Desperate times are driving people to desperate measures. Unprecedented long lead times on SMT parts, components, and materials are driving more and more companies into considering using component brokers and independent distributors for out of stock, hard to find parts. If you are reading this, you may already be aware of the relative risk that using a broker or independent distributor entails. You may be wondering if it is worth that risk to keep your supply chain chugging along. The short answer is…it depends. In this article we’ll discuss our thoughts on using brokers and whether it is a valid choice for you and your company.
The Importance of Parts Counterfeit Prevention
Your product and your design’s reliability are some of if not the most crucial parts of your business. With a faulty or unreliable PCB Assembly, your supply chain schedule will be botched, you won’t make enough sales, and your reputation could be tarnished. Even worse than that, if your circuit board operates in a military, aerospace, or medical setting, a product failure could lead to major injuries and damage. With the increasing frequency of counterfeit parts in the marketplace, EVERYONE needs to be aware of how to avoid, mitigate, and prevent possible exposure to counterfeit components.
To avoid purchasing unapproved, suspect, or counterfeit parts, Vinatronic suggests it’s customers only buy components from Original Component Manufacturers (OCM), Original Equipment Manufacturers (OEM), Authorized Franchised Distributors, and Authorized After-Market Manufacturers. Doing so will drastically decrease risk levels of procured parts. If available, getting a Certificate of Conformance and test documentation from the original manufacturer are great records to have. If your company does not have one, I’d suggest putting together an approved supplier list for your purchasing and engineering team. Ours has been created over years and years of validation. Our suppliers are selected utilizing several different criteria, including inspection procedures for counterfeit detection. Possible criteria used to assess suppliers and their compliance for counterfeit avoidance may include ISO 9001 Certification, AS9100 Certification, AS5553 compliance (Counterfeit Electrical, Electronic, and Electromechanical (EEE) Parts; Avoidance, Detection, Mitigation, and Disposition), and AS6081 compliance (Fraudulent/Counterfeit electronic parts: avoidance, detection, and disposition).
What is a Component Broker
“Broker” is a bit of a catch all term but in general it refers to an independent supplier with no ties to the original manufacturer. They generally either resell parts, refurbish parts, or secure obsolete, out of stock, and end-of-life parts. Since they’re not authorized suppliers, you can never be 100% sure of the quality of the parts you get from them. They all contain varying levels of risk. These companies sometimes have their own stock but more often they have a network of vendors they pull stock from. In general, we don’t use brokers and advise our customers to do the same. In our case and business, the risk is almost never worth the reward. If a special circumstance exists and our customer does request it though, we have several trusted contacts that we can reach out to. These brokers have been used by our team and we can vouch for them. Although the risk buying from brokers can never be eliminated, utilizing vetted brokers decreases the risk of counterfeit and faulty parts. In circumstances like the current component shortage, brokers sometimes can’t be avoided. We’ve seen customers request to use them when they are the only way to source out of stock components, especially older end of life (EOL) parts. If you do choose to go with a broker for a component, there are several things you can look out for to decrease your risks.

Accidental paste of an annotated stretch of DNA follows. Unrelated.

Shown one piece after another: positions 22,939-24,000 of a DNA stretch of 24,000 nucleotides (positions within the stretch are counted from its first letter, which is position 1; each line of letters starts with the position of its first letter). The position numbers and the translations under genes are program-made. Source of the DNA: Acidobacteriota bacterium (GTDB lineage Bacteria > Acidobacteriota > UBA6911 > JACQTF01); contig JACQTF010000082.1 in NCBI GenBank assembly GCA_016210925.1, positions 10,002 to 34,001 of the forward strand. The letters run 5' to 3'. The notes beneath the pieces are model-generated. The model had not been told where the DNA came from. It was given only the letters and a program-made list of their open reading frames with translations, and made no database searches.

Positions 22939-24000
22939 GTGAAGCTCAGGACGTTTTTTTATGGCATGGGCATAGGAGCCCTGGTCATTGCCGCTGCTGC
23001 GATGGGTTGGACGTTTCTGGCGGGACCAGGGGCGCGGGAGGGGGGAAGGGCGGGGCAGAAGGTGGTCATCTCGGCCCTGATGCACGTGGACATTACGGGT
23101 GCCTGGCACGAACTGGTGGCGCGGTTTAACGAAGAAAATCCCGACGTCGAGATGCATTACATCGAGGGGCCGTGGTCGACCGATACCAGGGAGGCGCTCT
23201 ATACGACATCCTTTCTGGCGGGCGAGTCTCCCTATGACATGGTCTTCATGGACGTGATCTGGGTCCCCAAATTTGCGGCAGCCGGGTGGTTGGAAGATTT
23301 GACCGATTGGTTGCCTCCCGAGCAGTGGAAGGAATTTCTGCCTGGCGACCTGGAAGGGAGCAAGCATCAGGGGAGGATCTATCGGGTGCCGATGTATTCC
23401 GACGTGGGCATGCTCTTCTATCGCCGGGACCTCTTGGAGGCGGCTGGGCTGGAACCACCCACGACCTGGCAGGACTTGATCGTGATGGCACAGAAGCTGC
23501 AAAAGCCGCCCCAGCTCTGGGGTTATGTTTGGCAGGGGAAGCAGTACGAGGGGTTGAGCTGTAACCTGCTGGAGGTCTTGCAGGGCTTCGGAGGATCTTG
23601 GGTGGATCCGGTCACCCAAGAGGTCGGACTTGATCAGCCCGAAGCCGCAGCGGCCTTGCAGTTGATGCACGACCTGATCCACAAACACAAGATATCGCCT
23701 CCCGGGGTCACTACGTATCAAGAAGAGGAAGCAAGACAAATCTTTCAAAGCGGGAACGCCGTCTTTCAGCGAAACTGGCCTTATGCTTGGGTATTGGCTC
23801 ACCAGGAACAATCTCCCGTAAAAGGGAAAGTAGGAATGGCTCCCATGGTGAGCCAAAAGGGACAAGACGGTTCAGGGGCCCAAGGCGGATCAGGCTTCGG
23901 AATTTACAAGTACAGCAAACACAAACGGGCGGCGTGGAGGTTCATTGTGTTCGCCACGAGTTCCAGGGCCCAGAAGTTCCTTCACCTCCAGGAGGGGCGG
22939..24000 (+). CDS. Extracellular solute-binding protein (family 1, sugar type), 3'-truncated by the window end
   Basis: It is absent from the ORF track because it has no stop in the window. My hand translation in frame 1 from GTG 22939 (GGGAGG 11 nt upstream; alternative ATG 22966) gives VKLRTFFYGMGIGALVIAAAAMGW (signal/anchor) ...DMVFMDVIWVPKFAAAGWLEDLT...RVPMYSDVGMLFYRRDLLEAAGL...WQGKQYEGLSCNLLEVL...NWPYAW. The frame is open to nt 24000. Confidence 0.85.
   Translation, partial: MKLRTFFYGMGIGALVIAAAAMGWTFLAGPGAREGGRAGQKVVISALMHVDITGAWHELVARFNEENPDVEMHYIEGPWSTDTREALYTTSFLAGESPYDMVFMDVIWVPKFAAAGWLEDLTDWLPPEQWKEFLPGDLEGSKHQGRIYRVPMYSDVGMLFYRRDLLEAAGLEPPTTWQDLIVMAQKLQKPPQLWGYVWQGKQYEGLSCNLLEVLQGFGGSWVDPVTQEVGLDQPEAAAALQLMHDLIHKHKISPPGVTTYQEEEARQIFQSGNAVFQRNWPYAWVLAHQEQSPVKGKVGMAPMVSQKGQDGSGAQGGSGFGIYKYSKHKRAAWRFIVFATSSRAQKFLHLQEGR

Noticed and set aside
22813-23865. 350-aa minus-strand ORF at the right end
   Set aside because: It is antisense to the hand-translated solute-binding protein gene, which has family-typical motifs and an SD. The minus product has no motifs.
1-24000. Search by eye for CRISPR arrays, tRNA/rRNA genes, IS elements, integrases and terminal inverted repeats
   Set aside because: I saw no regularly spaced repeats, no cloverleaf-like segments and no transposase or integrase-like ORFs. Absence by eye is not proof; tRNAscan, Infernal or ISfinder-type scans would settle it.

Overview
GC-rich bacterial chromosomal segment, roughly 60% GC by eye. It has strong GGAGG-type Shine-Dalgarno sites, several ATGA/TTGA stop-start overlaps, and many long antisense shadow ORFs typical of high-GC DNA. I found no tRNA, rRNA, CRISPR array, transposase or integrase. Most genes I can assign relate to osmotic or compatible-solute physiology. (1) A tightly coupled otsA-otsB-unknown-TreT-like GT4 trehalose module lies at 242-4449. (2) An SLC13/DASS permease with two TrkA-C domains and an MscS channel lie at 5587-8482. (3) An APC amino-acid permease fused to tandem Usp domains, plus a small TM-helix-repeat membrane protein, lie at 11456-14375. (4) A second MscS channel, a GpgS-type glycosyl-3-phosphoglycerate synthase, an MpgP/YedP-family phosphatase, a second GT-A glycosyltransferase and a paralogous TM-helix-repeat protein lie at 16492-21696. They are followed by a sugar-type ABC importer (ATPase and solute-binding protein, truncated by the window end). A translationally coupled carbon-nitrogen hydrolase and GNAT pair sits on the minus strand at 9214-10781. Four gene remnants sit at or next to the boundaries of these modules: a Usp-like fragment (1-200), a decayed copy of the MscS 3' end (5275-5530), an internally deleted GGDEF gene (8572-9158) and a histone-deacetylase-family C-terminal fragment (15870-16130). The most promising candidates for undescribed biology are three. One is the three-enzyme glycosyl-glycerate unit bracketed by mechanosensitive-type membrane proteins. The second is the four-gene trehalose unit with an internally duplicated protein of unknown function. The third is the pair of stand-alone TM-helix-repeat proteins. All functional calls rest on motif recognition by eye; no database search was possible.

Things to Look Out For
- Source other than manufacturer or authorized sources
- From suspect locations (e.g., China)
- Variation from expected price (Too low or too good to be true)
- Out of stock parts are all of a sudden available
- Chain of ownership unverifiable
- No Date Code
- No CoC (certificate of conformance)
- Obsolete items
- Unknown supplier/No references
- Different looking parts in lot
- Markings do not match spec sheets or other parts
- Alterations or resurfacing
- Incomplete markings
- Wrong size
- Damaged or seemingly used parts
- Quality difference in components
When using a broker or independent distributor it is always essential to make sure that the parts you are receiving are correct and reliable. This can be done through a combination of visual inspection, x-ray inspection, and testing. If parts are found to be suspect, they must be quarantined immediately.
Should You Use Brokers?
Like previously stated, it depends. Utilizing a broker for your parts will always carry risks and understanding those risks will help you and your company better understand whether it is the right choice for you. Vinatronic has a vetted list of brokers that it has curated over years of business. If you are looking for a component for your PCBA, feel free to reach out to us and we’ll put you in contact with our vendors. As always, we’d love to help with your PCB assembly and electronics manufacturing needs. Reach out to our team.